The recent popularity of Sherlock in fandom and in the ace community as a whole is making me think: Why are so many asexual icons written as totally alien? This is particularly true of aromantic asexuals. We are sociopaths, or uninterested in connecting with others. Or we are aliens, or we are robots.
I’m not speaking only of the new Sherlock adaptation here. We have Sheldon Cooper, who is consistently described as an alien or as a robot in a human body. We have Rorschach, who is quite literally friendless. I remember when it was Dexter, who is not only a sociopath but a serial killer. Even the iconic Dr. Who is, when you get down to brass tacks, an alien.
(I have tried to figure out whether this is a specifically aromantic or asexual stereotype, with little success because romantic asexual characters are so rare and aromantic sexual characters are essentially nonexistent. SlightlyMetaphysical has pointed out that this may simply be because mainstream culture tends to promote an extremely fused view of sexuality, such that romantic asexuality is not immediately intuitive to people who are not intimately familiar with asexuality. Aromantic sexuality is even less so.)
The fact that many, many portrayals of asexual characters are found in speculative fiction is not, I feel, a coincidence.
Again, the message: You are, to us, unable to connect with us. You are without emotion, without love. You are, in short, inhuman. This is a stereotype. It reflects mainstream society’s belief that experiencing sexual and romantic attraction is central to emotional connection. More, it claims that because of who we are, we wouldn’t have any interest in connecting with other people anyway–and I think the discussions currently happening in the asexosphere put the lie to that.
Why is this important? After all, they’re only stories, and stories written by people who have almost certainly never heard of the asexual community at that. They’re not written for us, after all. They’re written for sexual people.
But they reflect ingrained attitudes about sex and about romance which can hurt us. They reflect and ingrain ideas about what it means to experience intimacy which imply that we do not experience these things. And those ideas written into the heart of mainstream culture can most certainly hurt us. Those ideas can make it harder for us to connect. They can create assumptions about who we are in the minds of those we come out to. Those assumptions can make it so much harder to be out in the first place, or to be out and find intimacy in whatever shape we most crave.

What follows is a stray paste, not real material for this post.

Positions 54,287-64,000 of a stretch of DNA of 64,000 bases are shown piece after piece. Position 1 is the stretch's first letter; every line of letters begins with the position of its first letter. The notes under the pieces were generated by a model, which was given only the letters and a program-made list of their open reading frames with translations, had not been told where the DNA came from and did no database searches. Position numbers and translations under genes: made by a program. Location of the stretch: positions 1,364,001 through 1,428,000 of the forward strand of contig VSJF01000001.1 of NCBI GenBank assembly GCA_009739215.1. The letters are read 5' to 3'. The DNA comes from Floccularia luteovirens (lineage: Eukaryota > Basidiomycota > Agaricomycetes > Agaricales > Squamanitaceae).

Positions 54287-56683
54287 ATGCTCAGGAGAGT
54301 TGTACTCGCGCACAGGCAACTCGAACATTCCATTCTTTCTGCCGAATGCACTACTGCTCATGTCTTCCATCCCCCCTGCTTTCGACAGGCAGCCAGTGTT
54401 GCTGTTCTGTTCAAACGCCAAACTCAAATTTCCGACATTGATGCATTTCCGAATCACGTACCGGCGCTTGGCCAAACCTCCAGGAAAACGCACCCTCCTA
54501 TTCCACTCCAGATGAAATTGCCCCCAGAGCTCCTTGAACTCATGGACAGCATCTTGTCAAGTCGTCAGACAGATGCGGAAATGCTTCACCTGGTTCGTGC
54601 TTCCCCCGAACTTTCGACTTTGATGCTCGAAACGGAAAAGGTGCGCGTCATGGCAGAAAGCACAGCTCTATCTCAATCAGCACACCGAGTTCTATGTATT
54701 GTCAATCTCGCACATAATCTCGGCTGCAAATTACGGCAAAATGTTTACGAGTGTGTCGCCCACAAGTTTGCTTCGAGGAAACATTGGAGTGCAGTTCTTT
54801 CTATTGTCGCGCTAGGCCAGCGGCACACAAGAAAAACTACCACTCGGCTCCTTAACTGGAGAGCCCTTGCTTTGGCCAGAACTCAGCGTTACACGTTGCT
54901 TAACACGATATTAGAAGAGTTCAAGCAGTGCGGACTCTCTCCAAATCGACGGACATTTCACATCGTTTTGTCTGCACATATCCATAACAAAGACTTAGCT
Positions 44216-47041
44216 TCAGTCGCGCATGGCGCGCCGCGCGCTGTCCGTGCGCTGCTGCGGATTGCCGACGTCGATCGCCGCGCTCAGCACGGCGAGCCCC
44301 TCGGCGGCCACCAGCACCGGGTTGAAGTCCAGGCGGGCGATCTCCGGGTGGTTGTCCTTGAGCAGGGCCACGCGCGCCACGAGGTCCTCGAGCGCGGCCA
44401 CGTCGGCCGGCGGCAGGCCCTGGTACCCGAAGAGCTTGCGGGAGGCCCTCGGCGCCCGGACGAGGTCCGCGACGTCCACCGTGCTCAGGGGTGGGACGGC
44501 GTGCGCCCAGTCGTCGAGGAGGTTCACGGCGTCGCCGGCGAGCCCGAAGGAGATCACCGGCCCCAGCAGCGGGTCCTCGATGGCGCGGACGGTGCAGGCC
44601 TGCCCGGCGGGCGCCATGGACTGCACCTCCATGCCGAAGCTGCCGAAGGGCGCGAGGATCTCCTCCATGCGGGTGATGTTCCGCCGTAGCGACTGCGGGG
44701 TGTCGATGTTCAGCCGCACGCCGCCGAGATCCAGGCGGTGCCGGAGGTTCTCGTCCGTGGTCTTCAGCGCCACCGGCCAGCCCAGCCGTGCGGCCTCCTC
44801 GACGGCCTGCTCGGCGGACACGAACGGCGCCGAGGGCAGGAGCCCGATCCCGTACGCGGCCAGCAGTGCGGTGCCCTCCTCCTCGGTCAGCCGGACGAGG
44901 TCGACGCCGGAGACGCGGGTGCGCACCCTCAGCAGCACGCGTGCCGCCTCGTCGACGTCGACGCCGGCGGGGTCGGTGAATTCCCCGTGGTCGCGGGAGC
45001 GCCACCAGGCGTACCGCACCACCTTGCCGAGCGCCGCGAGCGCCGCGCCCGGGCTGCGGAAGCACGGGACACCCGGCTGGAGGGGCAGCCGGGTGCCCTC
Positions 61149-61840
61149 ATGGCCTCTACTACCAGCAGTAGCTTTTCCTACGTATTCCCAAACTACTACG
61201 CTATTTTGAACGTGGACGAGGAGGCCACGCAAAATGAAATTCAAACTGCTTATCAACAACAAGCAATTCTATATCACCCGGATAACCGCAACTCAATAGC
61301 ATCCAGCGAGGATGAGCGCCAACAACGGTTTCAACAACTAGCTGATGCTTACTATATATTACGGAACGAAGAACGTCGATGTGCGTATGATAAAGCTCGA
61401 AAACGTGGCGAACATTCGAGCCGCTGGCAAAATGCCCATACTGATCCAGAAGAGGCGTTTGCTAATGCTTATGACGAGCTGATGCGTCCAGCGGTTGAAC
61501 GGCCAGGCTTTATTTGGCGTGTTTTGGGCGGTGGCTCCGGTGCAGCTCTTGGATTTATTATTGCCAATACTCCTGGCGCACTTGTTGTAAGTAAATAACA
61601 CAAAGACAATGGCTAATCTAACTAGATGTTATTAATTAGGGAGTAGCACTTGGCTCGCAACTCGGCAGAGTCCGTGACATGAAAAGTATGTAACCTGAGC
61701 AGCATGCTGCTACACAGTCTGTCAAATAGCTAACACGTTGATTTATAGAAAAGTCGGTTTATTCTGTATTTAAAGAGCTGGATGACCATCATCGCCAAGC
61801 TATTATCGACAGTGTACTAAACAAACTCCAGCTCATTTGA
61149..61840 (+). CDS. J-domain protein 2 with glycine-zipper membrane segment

What’s more, these stories help to ingrain those ideas in the first place. We learn about what the world is like through stories. Oh, certainly, we might as adults demand hard statistics and numbers, but the most hopeless rhetorician knows that to really make any lesson or argument take hold, you tell a story to illustrate it. We humans are social creatures. Telling stories about people can humanize them, make them real in the minds of the listeners–and just as surely stories can dehumanize people, too, and make them less real in the minds of the powerful. For in this lens, asexual people–we are not the powerful.
If anyone has ever met an asexual who managed to scrabble to adulthood without hearing the stories of nonasexual people told over and over again, in infinite variety and detail, showcasing the diversity inherent in nonasexual lives–well, I’d love to meet that person, although I confess I would wonder whether they grew up in a windowless cell. By contrast, the number of nonasexual people who have heard the stories of asexual people at all number considerably fewer. You really have to seek us out to find anything at all, and we often live in subtext when we find analogues to ourselves at all. And if you’re part of the mainstream, why would you be seeking out subtext to begin with?
Stories are important. The stories which get told about us reflect the way the storytellers see us. And I for one am not necessarily pleased by the implications I see.